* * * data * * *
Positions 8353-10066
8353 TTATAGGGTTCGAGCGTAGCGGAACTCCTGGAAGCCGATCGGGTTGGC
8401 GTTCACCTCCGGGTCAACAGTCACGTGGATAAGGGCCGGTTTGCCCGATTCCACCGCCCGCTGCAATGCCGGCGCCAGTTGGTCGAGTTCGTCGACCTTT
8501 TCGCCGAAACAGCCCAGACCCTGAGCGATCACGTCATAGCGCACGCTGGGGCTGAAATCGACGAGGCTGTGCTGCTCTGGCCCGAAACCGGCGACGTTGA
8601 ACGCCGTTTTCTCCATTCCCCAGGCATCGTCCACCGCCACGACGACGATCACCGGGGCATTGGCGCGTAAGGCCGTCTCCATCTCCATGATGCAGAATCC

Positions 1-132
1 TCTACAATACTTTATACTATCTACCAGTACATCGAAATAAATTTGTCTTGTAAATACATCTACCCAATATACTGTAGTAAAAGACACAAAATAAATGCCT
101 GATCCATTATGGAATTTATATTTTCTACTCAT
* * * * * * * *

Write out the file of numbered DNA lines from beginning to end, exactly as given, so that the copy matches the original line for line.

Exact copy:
Positions 8353-10066
8353 TTATAGGGTTCGAGCGTAGCGGAACTCCTGGAAGCCGATCGGGTTGGC
8401 GTTCACCTCCGGGTCAACAGTCACGTGGATAAGGGCCGGTTTGCCCGATTCCACCGCCCGCTGCAATGCCGGCGCCAGTTGGTCGAGTTCGTCGACCTTT
8501 TCGCCGAAACAGCCCAGACCCTGAGCGATCACGTCATAGCGCACGCTGGGGCTGAAATCGACGAGGCTGTGCTGCTCTGGCCCGAAACCGGCGACGTTGA
8601 ACGCCGTTTTCTCCATTCCCCAGGCATCGTCCACCGCCACGACGACGATCACCGGGGCATTGGCGCGTAAGGCCGTCTCCATCTCCATGATGCAGAATCC

Positions 1-132
1 TCTACAATACTTTATACTATCTACCAGTACATCGAAATAAATTTGTCTTGTAAATACATCTACCCAATATACTGTAGTAAAAGACACAAAATAAATGCCT
101 GATCCATTATGGAATTTATATTTTCTACTCAT